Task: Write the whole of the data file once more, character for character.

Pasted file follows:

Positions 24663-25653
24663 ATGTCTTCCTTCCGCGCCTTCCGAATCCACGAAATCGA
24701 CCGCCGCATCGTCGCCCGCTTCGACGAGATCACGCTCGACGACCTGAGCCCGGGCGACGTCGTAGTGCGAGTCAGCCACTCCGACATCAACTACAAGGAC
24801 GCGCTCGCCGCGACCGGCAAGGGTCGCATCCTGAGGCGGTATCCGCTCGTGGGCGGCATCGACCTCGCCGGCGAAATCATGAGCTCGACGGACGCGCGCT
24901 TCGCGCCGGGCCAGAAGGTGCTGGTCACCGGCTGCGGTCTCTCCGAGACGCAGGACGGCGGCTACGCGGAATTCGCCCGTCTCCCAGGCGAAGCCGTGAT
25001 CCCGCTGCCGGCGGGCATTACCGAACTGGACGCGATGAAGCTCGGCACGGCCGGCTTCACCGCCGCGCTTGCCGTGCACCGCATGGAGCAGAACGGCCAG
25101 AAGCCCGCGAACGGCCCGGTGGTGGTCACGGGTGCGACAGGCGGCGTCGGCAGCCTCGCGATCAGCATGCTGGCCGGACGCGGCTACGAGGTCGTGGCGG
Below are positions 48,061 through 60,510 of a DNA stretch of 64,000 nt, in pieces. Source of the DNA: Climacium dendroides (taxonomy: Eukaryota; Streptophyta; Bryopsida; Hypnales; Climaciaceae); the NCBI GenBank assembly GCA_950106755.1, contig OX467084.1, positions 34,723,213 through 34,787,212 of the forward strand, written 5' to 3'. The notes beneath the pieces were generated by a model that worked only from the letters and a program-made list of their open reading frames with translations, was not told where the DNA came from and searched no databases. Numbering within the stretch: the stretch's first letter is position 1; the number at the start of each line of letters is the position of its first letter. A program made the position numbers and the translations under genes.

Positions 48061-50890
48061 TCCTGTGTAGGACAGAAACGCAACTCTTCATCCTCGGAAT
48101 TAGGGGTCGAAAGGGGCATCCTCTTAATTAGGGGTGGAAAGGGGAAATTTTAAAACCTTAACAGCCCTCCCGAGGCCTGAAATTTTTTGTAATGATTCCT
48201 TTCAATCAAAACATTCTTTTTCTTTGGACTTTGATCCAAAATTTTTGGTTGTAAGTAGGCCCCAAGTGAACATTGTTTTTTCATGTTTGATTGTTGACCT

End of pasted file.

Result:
Positions 24663-25653
24663 ATGTCTTCCTTCCGCGCCTTCCGAATCCACGAAATCGA
24701 CCGCCGCATCGTCGCCCGCTTCGACGAGATCACGCTCGACGACCTGAGCCCGGGCGACGTCGTAGTGCGAGTCAGCCACTCCGACATCAACTACAAGGAC
24801 GCGCTCGCCGCGACCGGCAAGGGTCGCATCCTGAGGCGGTATCCGCTCGTGGGCGGCATCGACCTCGCCGGCGAAATCATGAGCTCGACGGACGCGCGCT
24901 TCGCGCCGGGCCAGAAGGTGCTGGTCACCGGCTGCGGTCTCTCCGAGACGCAGGACGGCGGCTACGCGGAATTCGCCCGTCTCCCAGGCGAAGCCGTGAT
25001 CCCGCTGCCGGCGGGCATTACCGAACTGGACGCGATGAAGCTCGGCACGGCCGGCTTCACCGCCGCGCTTGCCGTGCACCGCATGGAGCAGAACGGCCAG
25101 AAGCCCGCGAACGGCCCGGTGGTGGTCACGGGTGCGACAGGCGGCGTCGGCAGCCTCGCGATCAGCATGCTGGCCGGACGCGGCTACGAGGTCGTGGCGG
Below are positions 48,061 through 60,510 of a DNA stretch of 64,000 nt, in pieces. Source of the DNA: Climacium dendroides (taxonomy: Eukaryota; Streptophyta; Bryopsida; Hypnales; Climaciaceae); the NCBI GenBank assembly GCA_950106755.1, contig OX467084.1, positions 34,723,213 through 34,787,212 of the forward strand, written 5' to 3'. The notes beneath the pieces were generated by a model that worked only from the letters and a program-made list of their open reading frames with translations, was not told where the DNA came from and searched no databases. Numbering within the stretch: the stretch's first letter is position 1; the number at the start of each line of letters is the position of its first letter. A program made the position numbers and the translations under genes.

Positions 48061-50890
48061 TCCTGTGTAGGACAGAAACGCAACTCTTCATCCTCGGAAT
48101 TAGGGGTCGAAAGGGGCATCCTCTTAATTAGGGGTGGAAAGGGGAAATTTTAAAACCTTAACAGCCCTCCCGAGGCCTGAAATTTTTTGTAATGATTCCT
48201 TTCAATCAAAACATTCTTTTTCTTTGGACTTTGATCCAAAATTTTTGGTTGTAAGTAGGCCCCAAGTGAACATTGTTTTTTCATGTTTGATTGTTGACCT